The Man From U.N.C.L.E.

Season 3 Episode 23

The Pieces of Fate Affair

1
Aired Tuesday 8:30 PM Feb 24, 1967 on NBC
7.4
out of 10
User Rating
7 votes

EPISODE REVIEWS
By TV.com Users

Write A Review

Episode Summary

EDIT

Jacqueline Midcult writes a best selling novel, Pieces of Fate, which U.N.C.L.E. recognizes as being based on a series of missing Thrush diaries. She loses her memory during a Thrush attempt to kill her, and Thrush agents Ellipsis Zark and Jody Moore, a book critic, plot to kidnap her and find out where she found the diaries. Solo and Illya take Jacqueline to a small town where her Uncle Charlie and Aunt Jessie live, to try and revive her memory. However, Zark and Moore follow and they all converge on the attic where the diaries are hidden at the same time.

moreless

Who was the Episode MVP ?

Monday
No results found.
Tuesday
No results found.
Wednesday
No results found.
Sharon Farrell

Sharon Farrell

Jacqueline Midcult

Guest Star

Grayson Hall

Grayson Hall

Jody Moore

Guest Star

Theodore Marcuse

Theodore Marcuse

Ellipsis Zark

Guest Star

Sharyn Hillyer

Sharyn Hillyer

Wanda

Recurring Role

Trivia, Notes, Quotes and Allusions

FILTER BY TYPE

  • TRIVIA (0)

  • QUOTES (11)

    • Announcer: Tonight, ladies and gentlemen, Joe White will have as his guests on this provocative hour of conversation, an American Nazi, a man who has claimed to spent last weekend in a flying saucer, and a young lady whose remarkably successful first novel has created a storm of controversy.
      Napoleon: That's what I like about Joe, he comes to grips with the burning issues of our time.

    • Joe White: Everybody knows that real secret agents don't get involved in this kind of intrigue. In this kind of sex.
      Napoleon: Everybody knows we don't get mixed up in things like that.
      Illya: Sure they do.

    • Ellipsis: When I was 13 years old, I made my first genuinely original decision. I killed a play mate because he wouldn't trade me two bubblegum cards to complete my collection.
      Spinard: But sir, you don't know where the diaries are. You want to keep her alive now. So, I didn't really fail, did I?
      Ellipsis: It was a small thing at the time. The Sopwith Triplane and a Spare 13. But it did teach me that there are two kinds of people in this world, Spinard.
      Spinard: Fifteen years of slavishly loyal service to Thrush, sir.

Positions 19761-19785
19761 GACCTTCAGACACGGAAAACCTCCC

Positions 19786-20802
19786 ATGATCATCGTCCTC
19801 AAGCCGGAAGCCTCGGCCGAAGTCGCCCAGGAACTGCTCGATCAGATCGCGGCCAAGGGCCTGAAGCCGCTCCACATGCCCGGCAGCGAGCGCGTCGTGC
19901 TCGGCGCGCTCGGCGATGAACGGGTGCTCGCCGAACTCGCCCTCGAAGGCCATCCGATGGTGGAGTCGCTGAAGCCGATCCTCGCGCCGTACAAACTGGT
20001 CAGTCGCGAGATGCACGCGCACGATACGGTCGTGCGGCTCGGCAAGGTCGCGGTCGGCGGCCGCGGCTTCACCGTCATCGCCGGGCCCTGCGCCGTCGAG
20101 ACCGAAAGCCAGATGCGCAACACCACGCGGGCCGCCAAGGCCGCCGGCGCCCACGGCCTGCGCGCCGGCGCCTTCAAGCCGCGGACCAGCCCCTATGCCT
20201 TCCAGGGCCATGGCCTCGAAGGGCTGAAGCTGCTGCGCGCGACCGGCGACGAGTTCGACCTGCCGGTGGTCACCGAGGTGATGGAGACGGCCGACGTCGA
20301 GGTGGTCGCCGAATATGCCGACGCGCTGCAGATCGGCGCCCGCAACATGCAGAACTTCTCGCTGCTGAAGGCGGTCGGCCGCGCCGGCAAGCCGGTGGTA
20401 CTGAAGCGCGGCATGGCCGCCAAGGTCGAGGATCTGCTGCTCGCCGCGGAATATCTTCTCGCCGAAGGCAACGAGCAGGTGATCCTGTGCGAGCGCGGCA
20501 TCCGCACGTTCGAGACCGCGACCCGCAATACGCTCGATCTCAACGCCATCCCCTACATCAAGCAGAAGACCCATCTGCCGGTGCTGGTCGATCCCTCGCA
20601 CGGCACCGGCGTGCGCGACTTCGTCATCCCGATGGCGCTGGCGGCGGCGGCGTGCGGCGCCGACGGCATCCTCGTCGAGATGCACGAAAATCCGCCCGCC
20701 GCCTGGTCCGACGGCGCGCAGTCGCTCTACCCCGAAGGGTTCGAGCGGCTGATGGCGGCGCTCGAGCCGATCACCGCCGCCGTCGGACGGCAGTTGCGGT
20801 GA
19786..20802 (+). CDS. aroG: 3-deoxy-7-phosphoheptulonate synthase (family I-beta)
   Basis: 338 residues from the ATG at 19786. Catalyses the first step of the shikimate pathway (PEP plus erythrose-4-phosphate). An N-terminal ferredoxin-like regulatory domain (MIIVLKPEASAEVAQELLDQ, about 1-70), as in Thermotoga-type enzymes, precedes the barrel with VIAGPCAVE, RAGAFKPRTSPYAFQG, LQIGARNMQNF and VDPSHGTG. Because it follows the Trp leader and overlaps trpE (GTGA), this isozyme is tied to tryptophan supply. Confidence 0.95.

Ellipsis: Yes. Two kinds of people. Those with bubblegum cards. And those without.

    • Ellipsis: There's no more vain creature in the world than one with its name on the cover of a cheap book.

    • Napoleon: Judith. Yes, I've read your reviews. Very incisive.
      Jody: A synonym for incisive is nasty. But thank you in any case, Mr. Solo.

    • Illya: "Humor is the gadfly on the corpse of tragedy."
      Napoleon: Pushkin?
      Illya: My grandmother.

    • Napoleon: If she doesn't come back from being a seven-year-old, we'll never find the diaries.
      Illya: We can always look on the bright side. With a mentality like that, she could really write a best-seller.

    • Napoleon: Can we trust you with some privileged information?
      Oedipus: Trust? Oh, I am the silence that infests the grave. I am the hush to be found at the bottom of the Cayman Trench. I am the sealed lipedness of the eternal...
      Napoleon: Right. Got it.

    • Illya: Among other things, I was, uh, overpowered by an old man with a cane.
      Napoleon: An old man?
      Illya: Yeah, with a cane. When things like that happen, I wonder I'm not in the wrong business.

    • Napoleon: It's about time you got here, what took you so long?
      Illya: One of these days I'm going to leave you on your own. Just to see how you'll manage.
      Napoleon: Well, onto each life a little rain must fall.

    • Illya: I hate to interrupt this happy scene, but I wish to register a complaint. Was it necessary for you to hit me quite so hard with your cane?
      Waverly: Ah, yes. Uh, I'm sorry about that, Mr. Kuryakin. But, uh, well, I did have to gain their confidence, didn't I?
      Illya: Of course, but I still have the lump.

  • NOTES (0)

  • ALLUSIONS (1)

    • Napoleon: Wuthering Heights.
      Referencing the 1847 novel by Emily Bronte. A man named Lockwood is snowed in with the residents of Wuthering Heights, a remote farmhouse. There he learns the story of Heathcliff and his love, Catherine Hinton.

More
Less